The importance of where you are when listening to a piece of music cannot be overemphasised, especially in the case of Matthew Herbert’s latest, One One. The dynamics in this piece of work are so subtle, with everything set down so low in the mix that you simply can’t have any background noise. Try listening to it on public transport and you might not even be aware it’s playing.
In any case, listening in that way would rob the album of all its subtleties, its beautiful instrumental arrangements and its lightly soulful vocals. This time Herbert himself is singing, multitracked in featherweight harmony, with every piece of accompaniment – down to the hi hat – carefully pointed, like a house of cards.
The record drifts in to your subconscious, with a deep house beat slowly chugging into view as Manchester begins. The bass line begins to shadow the murmured vocal, adopting a technique used by Steve Reich. The tone is set – and the instant reaction is to shush everything around, to banish any extraneous noise.
Herbert sings from the heart as he tells the story of the day in the life of a man. “Share a little pill with me tonight, we’re gonna be just fine,” he entreats in the heady Leipzig. In a world weary dose of acceptance, Dublin proclaims how “I’m heading for disaster” – but winds up with a repeated mantra “everything is everything now”, which gathers power to end the song on a positive note.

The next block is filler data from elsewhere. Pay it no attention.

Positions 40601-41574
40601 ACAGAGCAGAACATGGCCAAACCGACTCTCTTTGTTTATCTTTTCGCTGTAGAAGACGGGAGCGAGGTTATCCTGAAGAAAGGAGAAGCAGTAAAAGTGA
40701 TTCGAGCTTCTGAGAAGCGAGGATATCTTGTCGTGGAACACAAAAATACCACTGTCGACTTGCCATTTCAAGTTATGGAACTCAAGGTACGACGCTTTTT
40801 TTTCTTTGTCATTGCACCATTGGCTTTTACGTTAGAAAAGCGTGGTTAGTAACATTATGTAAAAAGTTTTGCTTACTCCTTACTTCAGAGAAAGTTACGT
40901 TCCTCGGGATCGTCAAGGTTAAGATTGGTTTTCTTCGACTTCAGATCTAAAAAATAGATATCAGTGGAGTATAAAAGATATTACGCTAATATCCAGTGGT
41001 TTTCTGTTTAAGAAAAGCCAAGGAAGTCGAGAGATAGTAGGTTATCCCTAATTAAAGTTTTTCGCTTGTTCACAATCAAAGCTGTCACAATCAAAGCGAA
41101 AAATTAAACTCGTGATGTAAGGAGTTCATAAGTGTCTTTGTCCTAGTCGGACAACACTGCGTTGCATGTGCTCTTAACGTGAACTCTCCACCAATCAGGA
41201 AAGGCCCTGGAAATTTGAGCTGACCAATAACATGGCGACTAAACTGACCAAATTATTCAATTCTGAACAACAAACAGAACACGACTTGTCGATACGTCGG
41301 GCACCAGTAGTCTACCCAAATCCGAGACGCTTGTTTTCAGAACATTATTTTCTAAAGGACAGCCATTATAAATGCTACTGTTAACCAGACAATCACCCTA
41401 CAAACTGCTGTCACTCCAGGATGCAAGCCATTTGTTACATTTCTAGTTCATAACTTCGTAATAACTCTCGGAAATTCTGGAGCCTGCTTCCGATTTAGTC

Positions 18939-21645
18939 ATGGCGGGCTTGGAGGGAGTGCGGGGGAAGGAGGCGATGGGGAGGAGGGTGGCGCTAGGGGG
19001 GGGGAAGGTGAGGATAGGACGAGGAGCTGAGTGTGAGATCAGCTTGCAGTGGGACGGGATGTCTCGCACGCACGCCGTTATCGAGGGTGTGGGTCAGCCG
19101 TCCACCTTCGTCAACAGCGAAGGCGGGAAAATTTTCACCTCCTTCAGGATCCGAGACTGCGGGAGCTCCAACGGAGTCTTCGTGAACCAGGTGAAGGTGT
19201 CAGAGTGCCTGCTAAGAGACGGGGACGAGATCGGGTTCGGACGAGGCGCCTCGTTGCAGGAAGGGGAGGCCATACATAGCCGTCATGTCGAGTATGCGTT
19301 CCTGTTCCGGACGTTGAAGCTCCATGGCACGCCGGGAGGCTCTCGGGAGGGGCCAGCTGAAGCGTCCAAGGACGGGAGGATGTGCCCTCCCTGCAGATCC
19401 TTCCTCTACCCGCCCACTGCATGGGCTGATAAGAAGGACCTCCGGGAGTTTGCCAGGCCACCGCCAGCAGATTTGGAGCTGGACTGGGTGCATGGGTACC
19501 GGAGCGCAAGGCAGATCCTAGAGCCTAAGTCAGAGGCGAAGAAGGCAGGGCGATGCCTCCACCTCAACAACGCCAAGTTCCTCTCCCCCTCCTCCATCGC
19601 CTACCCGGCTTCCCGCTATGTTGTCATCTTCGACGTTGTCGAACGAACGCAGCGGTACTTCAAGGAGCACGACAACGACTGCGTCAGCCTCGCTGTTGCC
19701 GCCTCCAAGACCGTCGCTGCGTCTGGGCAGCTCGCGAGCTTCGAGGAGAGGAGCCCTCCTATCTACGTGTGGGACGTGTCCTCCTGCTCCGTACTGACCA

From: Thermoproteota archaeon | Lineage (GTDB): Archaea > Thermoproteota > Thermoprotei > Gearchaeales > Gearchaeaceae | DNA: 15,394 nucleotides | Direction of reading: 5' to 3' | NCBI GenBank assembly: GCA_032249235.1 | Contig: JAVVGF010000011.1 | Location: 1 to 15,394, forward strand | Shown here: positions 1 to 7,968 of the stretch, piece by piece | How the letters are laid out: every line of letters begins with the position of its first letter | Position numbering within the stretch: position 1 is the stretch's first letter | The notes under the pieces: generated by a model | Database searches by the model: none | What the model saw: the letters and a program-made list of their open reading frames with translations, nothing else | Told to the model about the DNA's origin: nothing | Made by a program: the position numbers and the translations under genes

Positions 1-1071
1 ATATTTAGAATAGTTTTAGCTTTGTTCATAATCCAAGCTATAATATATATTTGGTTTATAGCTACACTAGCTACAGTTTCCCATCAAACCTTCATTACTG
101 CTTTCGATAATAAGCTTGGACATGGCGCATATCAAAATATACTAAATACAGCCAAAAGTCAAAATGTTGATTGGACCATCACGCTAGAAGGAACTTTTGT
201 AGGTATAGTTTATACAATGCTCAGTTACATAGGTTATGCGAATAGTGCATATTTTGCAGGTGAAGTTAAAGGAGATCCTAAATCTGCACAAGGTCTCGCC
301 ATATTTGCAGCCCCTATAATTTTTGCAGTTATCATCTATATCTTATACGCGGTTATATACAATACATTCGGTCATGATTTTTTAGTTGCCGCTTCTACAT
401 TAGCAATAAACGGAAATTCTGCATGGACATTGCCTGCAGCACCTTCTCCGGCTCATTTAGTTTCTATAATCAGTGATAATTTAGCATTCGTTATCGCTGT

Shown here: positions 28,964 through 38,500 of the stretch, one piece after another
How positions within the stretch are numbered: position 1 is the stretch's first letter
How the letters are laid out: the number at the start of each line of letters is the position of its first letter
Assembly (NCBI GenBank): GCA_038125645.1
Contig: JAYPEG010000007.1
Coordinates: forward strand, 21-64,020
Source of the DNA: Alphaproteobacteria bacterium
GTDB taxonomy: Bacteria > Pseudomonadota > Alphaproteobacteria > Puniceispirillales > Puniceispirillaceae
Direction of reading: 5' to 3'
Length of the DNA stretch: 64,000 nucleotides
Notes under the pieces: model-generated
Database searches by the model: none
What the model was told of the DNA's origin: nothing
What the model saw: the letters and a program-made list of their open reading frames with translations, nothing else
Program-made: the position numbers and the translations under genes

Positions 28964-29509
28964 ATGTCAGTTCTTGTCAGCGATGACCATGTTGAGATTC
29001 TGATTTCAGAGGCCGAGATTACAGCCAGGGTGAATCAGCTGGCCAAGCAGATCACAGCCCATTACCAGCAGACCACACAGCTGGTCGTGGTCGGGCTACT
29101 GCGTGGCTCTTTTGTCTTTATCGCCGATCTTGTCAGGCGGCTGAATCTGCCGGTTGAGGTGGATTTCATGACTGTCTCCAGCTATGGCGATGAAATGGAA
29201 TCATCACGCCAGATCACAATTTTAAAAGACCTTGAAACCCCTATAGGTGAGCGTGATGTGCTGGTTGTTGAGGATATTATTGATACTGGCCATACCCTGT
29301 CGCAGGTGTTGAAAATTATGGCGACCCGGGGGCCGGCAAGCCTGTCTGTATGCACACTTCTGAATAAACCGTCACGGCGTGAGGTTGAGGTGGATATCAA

Despite its lack of volume, this is a largely positive piece of work, reclaiming the intimacy of his first album 100lbs but with extra intensity. Palm Springs is an extraordinary mapping of kick drum and vocal, but the crowning glory is Berlin, which comes over like a subdued version of Underworld‘s Jumbo, but goes even deeper with its beautiful description of lovers meeting in a park.
It’s fair to assume the other two parts of Herbert’s 2010 trilogy, One Club and One Pig – on which he will make a whole record from the sounds of a Frankfurt club and another from the lifecycle of a porker respectively, will not be quite this reserved. But this is a special piece of work, provided it’s heard in the right environment. In our rushed age, where everything is loud and brash, it’s good to be reminded how valuable a little time out can be.